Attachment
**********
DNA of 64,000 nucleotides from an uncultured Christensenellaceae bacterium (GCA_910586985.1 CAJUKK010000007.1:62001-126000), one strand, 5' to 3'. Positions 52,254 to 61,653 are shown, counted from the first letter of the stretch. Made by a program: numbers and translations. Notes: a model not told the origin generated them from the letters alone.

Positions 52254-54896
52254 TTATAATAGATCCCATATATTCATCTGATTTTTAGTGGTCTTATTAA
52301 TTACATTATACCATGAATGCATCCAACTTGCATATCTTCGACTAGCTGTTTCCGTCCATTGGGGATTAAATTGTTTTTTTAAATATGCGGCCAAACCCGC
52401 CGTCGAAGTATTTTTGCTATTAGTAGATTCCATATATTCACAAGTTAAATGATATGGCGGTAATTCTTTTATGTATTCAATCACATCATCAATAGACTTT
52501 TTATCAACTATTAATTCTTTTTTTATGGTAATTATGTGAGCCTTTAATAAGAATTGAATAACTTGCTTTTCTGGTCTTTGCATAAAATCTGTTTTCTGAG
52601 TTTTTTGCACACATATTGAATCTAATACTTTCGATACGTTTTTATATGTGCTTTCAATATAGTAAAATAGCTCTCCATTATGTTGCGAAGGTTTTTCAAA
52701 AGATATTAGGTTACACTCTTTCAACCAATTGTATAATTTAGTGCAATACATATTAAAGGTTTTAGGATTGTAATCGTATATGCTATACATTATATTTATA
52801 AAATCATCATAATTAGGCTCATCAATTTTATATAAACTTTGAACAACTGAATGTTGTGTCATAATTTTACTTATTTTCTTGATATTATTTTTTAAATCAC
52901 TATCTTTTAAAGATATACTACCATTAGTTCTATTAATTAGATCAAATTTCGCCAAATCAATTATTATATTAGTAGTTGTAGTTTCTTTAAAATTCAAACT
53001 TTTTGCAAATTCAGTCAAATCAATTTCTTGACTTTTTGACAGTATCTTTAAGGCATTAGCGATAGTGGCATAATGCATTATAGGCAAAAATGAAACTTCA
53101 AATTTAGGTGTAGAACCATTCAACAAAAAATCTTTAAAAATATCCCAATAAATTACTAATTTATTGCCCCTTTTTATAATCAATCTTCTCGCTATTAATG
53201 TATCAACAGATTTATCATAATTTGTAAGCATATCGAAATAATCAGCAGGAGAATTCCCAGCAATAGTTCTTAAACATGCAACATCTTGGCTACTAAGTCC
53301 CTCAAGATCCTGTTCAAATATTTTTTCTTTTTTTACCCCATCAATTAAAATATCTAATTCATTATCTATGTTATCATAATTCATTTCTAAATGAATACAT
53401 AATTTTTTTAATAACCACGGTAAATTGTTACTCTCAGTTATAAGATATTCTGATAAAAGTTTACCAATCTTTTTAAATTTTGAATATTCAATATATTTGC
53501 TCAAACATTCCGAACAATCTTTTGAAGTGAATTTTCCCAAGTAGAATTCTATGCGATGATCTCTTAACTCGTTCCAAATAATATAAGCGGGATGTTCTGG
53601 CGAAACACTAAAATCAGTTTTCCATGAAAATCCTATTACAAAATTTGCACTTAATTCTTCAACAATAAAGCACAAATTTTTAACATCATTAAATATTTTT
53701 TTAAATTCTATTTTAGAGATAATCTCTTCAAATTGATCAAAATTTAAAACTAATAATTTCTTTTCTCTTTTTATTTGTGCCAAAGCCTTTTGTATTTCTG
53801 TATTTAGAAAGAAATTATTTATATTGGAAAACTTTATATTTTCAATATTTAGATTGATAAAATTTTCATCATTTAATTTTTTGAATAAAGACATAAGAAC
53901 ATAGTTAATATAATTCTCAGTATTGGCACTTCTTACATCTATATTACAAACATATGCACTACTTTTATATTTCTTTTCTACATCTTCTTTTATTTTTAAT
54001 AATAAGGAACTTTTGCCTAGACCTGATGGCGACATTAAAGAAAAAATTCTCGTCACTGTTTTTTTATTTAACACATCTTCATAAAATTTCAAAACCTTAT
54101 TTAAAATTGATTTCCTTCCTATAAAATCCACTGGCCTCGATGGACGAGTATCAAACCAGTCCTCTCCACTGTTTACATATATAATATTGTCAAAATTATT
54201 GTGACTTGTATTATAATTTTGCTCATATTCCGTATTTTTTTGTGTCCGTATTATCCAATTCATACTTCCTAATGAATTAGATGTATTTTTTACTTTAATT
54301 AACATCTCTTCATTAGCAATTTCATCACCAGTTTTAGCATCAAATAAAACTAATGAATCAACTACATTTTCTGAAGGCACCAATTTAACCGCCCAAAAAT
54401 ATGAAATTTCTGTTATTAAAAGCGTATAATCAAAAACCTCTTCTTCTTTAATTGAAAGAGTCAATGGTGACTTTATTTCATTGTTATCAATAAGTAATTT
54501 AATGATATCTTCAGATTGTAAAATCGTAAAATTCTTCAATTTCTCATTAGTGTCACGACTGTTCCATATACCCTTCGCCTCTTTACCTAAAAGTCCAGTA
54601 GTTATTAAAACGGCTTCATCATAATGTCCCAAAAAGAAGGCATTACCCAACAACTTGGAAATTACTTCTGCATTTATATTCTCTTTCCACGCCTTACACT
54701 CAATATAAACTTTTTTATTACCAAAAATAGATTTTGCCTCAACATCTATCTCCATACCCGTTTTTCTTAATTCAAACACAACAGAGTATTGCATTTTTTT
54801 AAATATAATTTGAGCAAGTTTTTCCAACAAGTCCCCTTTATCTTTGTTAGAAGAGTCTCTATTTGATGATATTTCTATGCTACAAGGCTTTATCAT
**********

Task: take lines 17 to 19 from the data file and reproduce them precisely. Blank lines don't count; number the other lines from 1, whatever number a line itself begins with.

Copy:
53601 CGAAACACTAAAATCAGTTTTCCATGAAAATCCTATTACAAAATTTGCACTTAATTCTTCAACAATAAAGCACAAATTTTTAACATCATTAAATATTTTT
53701 TTAAATTCTATTTTAGAGATAATCTCTTCAAATTGATCAAAATTTAAAACTAATAATTTCTTTTCTCTTTTTATTTGTGCCAAAGCCTTTTGTATTTCTG
53801 TATTTAGAAAGAAATTATTTATATTGGAAAACTTTATATTTTCAATATTTAGATTGATAAAATTTTCATCATTTAATTTTTTGAATAAAGACATAAGAAC